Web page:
Twitter X
Linda Yaccarino, CEO of X says the social media platform is soaring no effort in terms of tackling potential illegal content related to the Israel-Hamas conflict. Pexels

Elon Musk-owned X (formerly Twitter) has denied allegations of allowing illegal content about the Israel-Hamas conflict on the platform.

X CEO Linda Yaccarino recently shed some light on the social media platform's strategy to tackle potentially illegal content related to the Israel-Hamas conflict. The top executive was responding to a statement by one of the EU's top regulators.

Apparently, the regulator had spotted major signs that show X has been playing a vital role in spreading disinformation. To those unaware, the militant Palestinian group Hamas attacked Israel over the weekend.

The European Union and several countries, including Israel, Australia, Japan and the US consider Hamas a terrorist organisation. Yaccarino, who recently admitted that X has been losing daily active users since Musk's takeover, shared a letter on X.

X responds to EU allegations

In the letter, the top executive noted that X "assembled a leadership group to assess the situation" after the Hamas attack on Israel. X has "identified and removed hundreds of Hamas-affiliated accounts" since the start of the war, she explained.

Aside from this, Yaccarino divulged key details about the company's policies around perpetrators of violent attacks, synthetic or manipulated media and violent speech.

"X is committed to serving the public conversation, especially in critical moments like this and understands the importance of addressing any illegal content that may be disseminated through the platform," Yaccarino said.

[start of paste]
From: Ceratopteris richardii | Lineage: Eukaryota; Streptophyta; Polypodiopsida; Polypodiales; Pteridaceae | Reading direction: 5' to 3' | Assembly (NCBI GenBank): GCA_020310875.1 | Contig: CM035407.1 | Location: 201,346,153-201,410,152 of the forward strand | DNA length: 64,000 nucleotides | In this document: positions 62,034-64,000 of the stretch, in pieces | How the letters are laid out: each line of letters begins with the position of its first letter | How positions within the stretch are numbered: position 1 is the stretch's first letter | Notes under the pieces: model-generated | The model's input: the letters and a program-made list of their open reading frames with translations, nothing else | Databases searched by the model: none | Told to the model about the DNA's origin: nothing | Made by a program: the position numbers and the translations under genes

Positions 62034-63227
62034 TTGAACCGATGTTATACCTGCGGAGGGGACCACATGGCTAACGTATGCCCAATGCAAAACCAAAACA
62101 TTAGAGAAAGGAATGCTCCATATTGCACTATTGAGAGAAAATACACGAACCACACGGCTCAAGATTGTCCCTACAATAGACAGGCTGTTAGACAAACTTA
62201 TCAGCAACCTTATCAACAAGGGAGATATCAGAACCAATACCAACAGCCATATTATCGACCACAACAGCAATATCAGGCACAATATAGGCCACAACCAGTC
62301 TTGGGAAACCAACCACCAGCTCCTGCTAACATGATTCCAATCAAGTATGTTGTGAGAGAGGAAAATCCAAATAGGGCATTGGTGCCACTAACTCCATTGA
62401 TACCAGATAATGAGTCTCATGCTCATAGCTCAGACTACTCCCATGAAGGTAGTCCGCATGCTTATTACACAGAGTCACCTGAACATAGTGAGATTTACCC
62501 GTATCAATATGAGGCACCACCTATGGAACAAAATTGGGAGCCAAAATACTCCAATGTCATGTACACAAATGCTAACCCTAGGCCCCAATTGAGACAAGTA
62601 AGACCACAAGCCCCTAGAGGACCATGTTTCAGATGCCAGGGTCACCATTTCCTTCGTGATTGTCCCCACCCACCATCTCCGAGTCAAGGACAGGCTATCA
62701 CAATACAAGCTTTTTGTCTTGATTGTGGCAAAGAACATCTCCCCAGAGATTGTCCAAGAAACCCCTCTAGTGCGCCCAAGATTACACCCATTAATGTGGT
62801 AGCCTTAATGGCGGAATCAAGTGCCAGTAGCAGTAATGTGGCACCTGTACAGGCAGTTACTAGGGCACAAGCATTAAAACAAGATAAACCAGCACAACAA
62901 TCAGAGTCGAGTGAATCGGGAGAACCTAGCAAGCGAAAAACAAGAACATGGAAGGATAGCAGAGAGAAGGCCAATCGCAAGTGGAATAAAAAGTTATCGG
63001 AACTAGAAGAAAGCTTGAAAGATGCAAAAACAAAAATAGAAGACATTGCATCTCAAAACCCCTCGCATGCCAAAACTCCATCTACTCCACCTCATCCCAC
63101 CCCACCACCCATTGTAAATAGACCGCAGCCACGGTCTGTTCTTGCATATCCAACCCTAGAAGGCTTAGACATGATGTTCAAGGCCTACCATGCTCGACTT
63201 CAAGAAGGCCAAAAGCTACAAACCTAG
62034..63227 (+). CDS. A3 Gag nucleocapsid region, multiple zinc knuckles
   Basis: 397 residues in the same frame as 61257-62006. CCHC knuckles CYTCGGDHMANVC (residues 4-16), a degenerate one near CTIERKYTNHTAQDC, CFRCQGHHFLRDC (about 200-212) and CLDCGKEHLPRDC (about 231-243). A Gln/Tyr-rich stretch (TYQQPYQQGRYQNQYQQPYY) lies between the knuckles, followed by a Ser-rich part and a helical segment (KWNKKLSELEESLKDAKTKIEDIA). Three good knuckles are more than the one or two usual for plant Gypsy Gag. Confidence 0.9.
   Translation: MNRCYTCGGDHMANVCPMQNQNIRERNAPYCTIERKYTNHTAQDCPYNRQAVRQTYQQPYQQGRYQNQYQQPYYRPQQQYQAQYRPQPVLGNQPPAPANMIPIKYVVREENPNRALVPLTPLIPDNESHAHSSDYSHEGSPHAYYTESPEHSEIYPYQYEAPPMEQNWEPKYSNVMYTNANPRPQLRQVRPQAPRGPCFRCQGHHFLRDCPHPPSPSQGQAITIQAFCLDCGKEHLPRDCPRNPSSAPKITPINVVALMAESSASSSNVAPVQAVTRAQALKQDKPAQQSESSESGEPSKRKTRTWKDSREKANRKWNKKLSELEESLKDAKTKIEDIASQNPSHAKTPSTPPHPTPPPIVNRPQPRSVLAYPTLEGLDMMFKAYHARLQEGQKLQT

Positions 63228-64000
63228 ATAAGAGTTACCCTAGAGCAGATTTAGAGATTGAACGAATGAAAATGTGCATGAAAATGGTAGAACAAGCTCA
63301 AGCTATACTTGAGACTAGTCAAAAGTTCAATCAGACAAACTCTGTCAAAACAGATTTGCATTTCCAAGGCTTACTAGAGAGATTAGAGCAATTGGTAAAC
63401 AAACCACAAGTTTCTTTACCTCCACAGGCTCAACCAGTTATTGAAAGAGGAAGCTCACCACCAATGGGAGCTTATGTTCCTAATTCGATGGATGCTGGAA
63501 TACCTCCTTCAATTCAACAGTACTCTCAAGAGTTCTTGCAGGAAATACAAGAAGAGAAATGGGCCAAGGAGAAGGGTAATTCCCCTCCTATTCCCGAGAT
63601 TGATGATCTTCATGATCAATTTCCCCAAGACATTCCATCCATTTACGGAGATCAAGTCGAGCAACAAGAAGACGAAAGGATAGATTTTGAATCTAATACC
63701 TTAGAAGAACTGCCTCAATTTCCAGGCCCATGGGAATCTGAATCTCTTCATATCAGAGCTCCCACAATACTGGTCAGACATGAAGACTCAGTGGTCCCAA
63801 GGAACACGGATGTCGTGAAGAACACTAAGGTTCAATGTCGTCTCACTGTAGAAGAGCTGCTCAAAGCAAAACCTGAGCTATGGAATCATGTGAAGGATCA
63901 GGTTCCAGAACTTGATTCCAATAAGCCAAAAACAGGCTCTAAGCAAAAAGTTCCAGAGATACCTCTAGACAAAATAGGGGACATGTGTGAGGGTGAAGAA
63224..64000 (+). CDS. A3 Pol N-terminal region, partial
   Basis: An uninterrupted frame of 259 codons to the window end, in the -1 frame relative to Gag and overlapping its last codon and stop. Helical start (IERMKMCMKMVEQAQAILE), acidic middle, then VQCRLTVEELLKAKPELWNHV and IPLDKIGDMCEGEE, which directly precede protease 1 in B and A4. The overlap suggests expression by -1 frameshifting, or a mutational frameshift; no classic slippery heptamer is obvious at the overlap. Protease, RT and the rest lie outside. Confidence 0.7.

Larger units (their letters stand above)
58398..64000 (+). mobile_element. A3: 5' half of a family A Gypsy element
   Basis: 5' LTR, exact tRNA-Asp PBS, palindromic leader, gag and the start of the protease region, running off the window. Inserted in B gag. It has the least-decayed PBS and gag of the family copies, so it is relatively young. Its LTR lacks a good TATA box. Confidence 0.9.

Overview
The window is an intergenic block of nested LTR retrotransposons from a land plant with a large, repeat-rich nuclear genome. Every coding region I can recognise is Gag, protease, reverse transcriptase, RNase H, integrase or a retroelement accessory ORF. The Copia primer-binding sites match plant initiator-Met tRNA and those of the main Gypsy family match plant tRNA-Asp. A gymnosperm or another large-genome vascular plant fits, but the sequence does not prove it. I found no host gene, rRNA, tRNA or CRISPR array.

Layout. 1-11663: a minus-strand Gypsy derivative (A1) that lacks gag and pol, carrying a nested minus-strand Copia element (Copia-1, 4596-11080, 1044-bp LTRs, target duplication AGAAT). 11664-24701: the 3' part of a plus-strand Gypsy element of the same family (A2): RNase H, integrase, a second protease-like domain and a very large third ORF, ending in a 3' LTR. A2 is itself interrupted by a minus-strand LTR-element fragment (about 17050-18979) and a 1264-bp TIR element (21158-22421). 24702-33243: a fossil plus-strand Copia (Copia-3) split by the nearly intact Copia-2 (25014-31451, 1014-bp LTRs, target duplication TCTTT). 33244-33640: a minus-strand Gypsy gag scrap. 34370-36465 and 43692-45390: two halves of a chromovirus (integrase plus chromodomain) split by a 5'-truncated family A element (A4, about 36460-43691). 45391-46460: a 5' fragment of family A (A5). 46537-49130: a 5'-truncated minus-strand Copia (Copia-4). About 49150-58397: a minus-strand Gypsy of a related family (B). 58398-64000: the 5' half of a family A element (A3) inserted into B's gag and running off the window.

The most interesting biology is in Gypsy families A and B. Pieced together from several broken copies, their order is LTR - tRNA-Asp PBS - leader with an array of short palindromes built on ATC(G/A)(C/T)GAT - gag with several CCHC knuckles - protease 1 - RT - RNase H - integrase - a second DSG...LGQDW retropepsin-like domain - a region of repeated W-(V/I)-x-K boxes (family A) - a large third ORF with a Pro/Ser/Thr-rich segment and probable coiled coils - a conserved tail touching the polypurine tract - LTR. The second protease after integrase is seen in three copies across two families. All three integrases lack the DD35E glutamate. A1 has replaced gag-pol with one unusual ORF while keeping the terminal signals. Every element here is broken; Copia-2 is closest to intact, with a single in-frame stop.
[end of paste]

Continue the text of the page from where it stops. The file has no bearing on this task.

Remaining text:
"There is no place on X for terrorist organizations or violent extremist groups and we continue to remove such accounts in real time, including proactive efforts," she added.

EU gives X time to respond to a notice

The letter was posted after the EU's commissioner for internal market, Thierry Breton gave the social media platform 24 hours to respond to a notice. EU claims to have "indications" that X is being used to disseminate illegal content and disinformation in the EU after the "terrorist attacks carried out by Hamas against Israel," Breton pointed out in the notice.

The EU introduced the DSA ( Digital Services Act) earlier this year. It alludes to a vital piece of regulation that forces X and other online platforms to monitor illegal content. Platforms that fail to police this type of content aggressively will end up paying huge fines.

In his letter to Musk, Breton demanded a change in X's public interest policy, which determines which posts on the platform can be kept despite going against the company's own content rules. According to Breton, the changes "left many European users uncertain".

The EU commissioner went on to point out that there are reports of "fake and manipulated images and facts circulating" on X. Breton said he wants X to be in touch with Europol and other relevant law enforcement authorities.

Also, he expects the platform to respond "promptly" to their requests. Yaccarino said X has so far responded to over eighty take-down requests received in the EU "within required timelines in a diligent and objective manner".